Dark Satanic Mills immediately looked like the kind of graphic novel that I would like. I grew up with British dystopian science fiction with a fascistic bent. From the numerous franchises within 2000AD magazine to Alan Moore’s V for Vendetta.
The tone of these stories was set by a UK dealing with:
- Decolonisation and trying to work out its place in the world
- Economic chaos due to inflation, a shrinking manufacturing base and globalisation
- A battle of elites against working people
- The rise of right wing populist nationalism a la Britain First
- The rise of racism
It sounds rather similar doesn’t it?
The Sedgwick brothers Dark Satanic Mills fits right into this very British genre of graphic novels. The illustration style is similar to the stark black and white kinetic styles of 2000AD or Moore’s From Hell. It should be of now surprise that the jacket copy was written by Pat Mills of 2000AD. It almost felt like the baton was being passed on to the next generation.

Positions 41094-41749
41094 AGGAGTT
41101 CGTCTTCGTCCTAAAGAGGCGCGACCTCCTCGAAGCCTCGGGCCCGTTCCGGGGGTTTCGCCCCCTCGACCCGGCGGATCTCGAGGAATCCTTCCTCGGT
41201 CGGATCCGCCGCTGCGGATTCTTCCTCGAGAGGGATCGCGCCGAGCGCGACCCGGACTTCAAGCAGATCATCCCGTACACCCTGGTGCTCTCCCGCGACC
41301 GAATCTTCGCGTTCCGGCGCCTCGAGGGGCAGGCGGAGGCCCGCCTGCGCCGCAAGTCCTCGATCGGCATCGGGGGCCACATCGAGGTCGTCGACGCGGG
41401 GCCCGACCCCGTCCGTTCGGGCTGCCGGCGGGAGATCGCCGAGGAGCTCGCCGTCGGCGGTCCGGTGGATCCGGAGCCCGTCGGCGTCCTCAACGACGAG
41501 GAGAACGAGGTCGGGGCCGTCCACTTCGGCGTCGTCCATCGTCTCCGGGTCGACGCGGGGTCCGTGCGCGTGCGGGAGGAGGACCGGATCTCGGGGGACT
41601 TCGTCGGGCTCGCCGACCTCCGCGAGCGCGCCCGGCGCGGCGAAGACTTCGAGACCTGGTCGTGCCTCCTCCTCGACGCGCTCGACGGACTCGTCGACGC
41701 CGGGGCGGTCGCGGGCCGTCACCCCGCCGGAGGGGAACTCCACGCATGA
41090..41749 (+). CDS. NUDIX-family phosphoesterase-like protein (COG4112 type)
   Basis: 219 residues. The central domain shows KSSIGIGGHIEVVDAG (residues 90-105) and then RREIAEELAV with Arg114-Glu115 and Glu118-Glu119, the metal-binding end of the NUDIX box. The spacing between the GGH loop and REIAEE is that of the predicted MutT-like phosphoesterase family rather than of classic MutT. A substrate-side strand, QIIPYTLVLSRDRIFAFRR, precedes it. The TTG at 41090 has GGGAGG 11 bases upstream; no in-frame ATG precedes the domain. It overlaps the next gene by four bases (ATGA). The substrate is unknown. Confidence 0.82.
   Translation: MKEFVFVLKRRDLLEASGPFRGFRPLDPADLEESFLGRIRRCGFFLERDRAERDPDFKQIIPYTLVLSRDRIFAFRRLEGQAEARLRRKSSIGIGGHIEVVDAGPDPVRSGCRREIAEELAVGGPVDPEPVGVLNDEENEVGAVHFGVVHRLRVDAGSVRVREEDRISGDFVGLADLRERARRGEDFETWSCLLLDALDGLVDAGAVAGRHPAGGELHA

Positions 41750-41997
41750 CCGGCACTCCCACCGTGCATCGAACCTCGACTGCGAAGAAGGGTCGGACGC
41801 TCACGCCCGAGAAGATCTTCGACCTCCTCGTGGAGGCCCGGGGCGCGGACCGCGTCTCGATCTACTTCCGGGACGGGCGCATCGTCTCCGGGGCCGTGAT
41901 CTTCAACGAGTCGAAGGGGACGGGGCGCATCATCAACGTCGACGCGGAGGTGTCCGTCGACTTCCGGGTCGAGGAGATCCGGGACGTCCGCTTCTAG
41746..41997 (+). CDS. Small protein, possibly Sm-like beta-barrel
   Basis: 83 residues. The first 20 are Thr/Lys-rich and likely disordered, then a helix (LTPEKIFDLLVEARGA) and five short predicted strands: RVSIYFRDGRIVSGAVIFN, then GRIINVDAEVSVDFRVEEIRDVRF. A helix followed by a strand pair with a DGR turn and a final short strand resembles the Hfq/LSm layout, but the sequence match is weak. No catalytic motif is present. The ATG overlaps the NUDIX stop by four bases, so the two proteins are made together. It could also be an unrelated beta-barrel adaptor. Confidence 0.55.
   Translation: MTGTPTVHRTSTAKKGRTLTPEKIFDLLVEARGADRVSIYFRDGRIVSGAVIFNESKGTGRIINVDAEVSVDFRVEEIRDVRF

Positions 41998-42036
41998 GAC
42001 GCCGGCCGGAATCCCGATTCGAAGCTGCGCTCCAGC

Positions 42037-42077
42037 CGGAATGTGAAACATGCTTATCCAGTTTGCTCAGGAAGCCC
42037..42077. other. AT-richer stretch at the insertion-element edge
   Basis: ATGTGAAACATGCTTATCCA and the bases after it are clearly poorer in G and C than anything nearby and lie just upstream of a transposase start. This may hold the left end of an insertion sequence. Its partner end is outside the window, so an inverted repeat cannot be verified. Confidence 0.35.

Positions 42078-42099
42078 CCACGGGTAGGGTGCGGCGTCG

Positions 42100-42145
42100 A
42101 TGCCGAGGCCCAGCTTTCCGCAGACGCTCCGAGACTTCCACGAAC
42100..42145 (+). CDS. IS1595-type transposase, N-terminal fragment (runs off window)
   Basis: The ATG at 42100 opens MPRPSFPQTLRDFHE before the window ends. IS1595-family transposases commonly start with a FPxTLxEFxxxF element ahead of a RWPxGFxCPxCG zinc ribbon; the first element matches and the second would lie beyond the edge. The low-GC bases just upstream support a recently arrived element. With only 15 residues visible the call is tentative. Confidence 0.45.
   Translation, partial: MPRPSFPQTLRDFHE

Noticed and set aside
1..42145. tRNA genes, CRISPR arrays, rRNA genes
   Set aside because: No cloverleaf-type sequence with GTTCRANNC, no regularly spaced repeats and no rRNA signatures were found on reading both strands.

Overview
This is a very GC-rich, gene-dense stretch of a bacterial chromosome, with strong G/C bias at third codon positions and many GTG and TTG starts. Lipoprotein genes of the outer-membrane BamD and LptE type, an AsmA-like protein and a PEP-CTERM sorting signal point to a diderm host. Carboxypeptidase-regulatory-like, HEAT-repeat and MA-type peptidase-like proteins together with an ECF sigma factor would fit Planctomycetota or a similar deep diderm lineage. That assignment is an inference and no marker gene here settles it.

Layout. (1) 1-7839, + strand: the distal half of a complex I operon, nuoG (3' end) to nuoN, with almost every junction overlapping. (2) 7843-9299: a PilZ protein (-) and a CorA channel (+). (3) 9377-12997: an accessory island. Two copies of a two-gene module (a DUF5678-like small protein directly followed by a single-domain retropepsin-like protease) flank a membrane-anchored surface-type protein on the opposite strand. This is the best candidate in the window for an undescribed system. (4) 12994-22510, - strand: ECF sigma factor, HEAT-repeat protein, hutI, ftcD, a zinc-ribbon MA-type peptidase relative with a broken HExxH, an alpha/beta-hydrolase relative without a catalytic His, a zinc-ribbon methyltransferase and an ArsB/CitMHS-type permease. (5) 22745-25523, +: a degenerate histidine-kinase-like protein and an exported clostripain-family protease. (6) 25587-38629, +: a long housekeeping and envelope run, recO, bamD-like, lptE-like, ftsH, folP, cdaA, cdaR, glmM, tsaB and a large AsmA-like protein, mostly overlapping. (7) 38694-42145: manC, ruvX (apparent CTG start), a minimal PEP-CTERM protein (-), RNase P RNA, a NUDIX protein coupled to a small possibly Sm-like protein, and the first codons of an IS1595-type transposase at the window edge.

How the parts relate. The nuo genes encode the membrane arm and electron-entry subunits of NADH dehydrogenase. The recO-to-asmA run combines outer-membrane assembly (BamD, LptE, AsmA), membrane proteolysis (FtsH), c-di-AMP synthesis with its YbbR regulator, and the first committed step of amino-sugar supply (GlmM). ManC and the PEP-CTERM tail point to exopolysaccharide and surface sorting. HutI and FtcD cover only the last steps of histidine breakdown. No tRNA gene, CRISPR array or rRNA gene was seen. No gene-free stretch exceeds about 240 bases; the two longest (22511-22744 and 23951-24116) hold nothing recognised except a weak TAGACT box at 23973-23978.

The book has a premise that is similar to the body of work in 2000AD. It taps into Moore, channeling not only V for Vendetta, but also his love of mysticism.
William Blake’s Jerusalem and The Bible fit into a post-apocalyptic backdrop. Blake fits the bill perfectly: his association with the English identity often misused by ‘patriots’, his innate distrust in systems and of organised religion make his words the ideal foil.
The heroine Charlie is a dispatch rider who ends up in possession of a manuscript that will expose the populist government and the religious zealots it uses as a paramilitary force.
Charley ricochets around an England where rational thought, tolerance, logical analysis and experts are enemies of the state. It echoes Michael Gove‘s
“I think people in this country, have had enough of experts.”
Without giving too much more away, the story finishes in an ambigious way leaving Charley and the authorities open to a future largely unwritten. Again the ambiguity of a post-Brexit future is an obvious analogy. The fact that Dark Satanic Mills was published in 2013 makes it feel curiously prescient: a parable for our times.